Important Update from Nicholas O'Donnell on Nazi Restitution Cases in Guelph Court of Appeals Ruling

23.07.2018 | Israeli Public Broadcasting Corporation

Partner Nicholas O’Donnell was interviewed by the Israeli Public Broadcasting Corporation in English about the importance of a recent ruling by the U.S. Court of Appeals for the D.C. Circuit affirming the right of the heirs to the so-called Guelph Treasure (known in German as the Welfenschatz) to seek restitution in U.S. courts for the value of the treasured art collection. You can listen to the interview here at approximately minute 38.

The case is important because of its interpretation of what constitutes a “taking in violation of international law,” the first element of the FSIA section at issue.  The D.C. Circuit held that the Nazis’ looting of art is part and parcel of their genocide, and plaintiffs do not have to prove that the theft of their collections was itself part of an act of physical violence. The point is that the Nazis were bent on destroying Jews’ ability to exist economically from the very start, not at some later date when the murder of Jews became more substantial. In various points of the motion practice Germany suggested that 1935 predated the Holocaust.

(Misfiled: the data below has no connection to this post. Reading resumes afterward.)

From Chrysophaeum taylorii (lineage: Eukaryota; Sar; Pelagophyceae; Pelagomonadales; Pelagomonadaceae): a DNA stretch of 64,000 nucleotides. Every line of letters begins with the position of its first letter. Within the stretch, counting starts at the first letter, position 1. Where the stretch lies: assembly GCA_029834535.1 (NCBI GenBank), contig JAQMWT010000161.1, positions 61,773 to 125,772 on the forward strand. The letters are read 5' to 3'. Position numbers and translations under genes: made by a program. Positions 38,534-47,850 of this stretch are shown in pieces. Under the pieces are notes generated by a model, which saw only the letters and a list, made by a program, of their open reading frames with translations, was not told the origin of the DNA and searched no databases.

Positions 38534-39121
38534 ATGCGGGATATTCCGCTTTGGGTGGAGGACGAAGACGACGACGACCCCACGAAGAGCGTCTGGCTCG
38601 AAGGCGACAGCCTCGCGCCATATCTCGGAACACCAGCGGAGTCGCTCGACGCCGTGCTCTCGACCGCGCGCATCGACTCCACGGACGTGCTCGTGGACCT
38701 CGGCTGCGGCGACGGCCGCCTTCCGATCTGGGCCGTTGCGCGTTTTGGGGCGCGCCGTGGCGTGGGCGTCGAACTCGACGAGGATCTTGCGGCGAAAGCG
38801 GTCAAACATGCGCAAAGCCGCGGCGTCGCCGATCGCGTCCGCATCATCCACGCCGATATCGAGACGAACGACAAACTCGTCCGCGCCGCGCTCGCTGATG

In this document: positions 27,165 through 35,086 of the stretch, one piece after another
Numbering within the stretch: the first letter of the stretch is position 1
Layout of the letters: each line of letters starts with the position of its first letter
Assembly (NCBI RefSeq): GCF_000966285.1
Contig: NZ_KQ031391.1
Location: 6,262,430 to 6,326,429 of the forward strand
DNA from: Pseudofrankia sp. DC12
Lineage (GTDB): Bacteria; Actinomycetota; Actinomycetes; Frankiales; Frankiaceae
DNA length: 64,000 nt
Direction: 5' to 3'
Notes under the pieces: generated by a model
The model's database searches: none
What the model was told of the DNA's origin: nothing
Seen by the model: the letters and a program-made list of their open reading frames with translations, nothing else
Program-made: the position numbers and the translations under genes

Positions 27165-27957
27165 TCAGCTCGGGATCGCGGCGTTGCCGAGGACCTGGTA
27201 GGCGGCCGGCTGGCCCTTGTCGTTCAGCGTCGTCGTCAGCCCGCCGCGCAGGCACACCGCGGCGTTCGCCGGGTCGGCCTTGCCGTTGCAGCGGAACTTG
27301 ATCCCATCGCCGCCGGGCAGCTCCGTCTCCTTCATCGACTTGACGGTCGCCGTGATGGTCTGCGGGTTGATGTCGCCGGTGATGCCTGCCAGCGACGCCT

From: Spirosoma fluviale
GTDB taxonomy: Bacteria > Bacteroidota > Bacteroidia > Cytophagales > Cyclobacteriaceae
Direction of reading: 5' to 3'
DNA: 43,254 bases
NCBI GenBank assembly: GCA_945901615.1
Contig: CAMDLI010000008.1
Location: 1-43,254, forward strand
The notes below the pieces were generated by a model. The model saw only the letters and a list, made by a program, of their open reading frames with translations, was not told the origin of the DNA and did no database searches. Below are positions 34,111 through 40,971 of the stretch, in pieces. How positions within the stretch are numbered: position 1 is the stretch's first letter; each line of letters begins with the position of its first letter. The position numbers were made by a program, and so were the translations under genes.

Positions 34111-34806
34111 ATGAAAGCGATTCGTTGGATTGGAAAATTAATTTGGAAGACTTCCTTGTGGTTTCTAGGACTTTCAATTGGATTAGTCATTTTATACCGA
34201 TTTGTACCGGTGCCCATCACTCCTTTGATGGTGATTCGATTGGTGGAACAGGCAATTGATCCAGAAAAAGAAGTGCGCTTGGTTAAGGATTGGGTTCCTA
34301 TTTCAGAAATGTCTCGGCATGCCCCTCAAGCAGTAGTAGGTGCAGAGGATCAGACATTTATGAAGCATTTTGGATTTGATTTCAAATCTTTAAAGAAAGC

Under the law imposed by the Allies after the war, and consistent with the so-called “Collective Declaration” by Germany and its federal states in 1999, it is the SPK, not the heirs, that will now have to prove that the 1935 transaction was fair, rather than requiring our clients to prove that the sale was coercive.

To find out more about the ruling, please see our press release or Nick’s blog, The Art Law Report.

 

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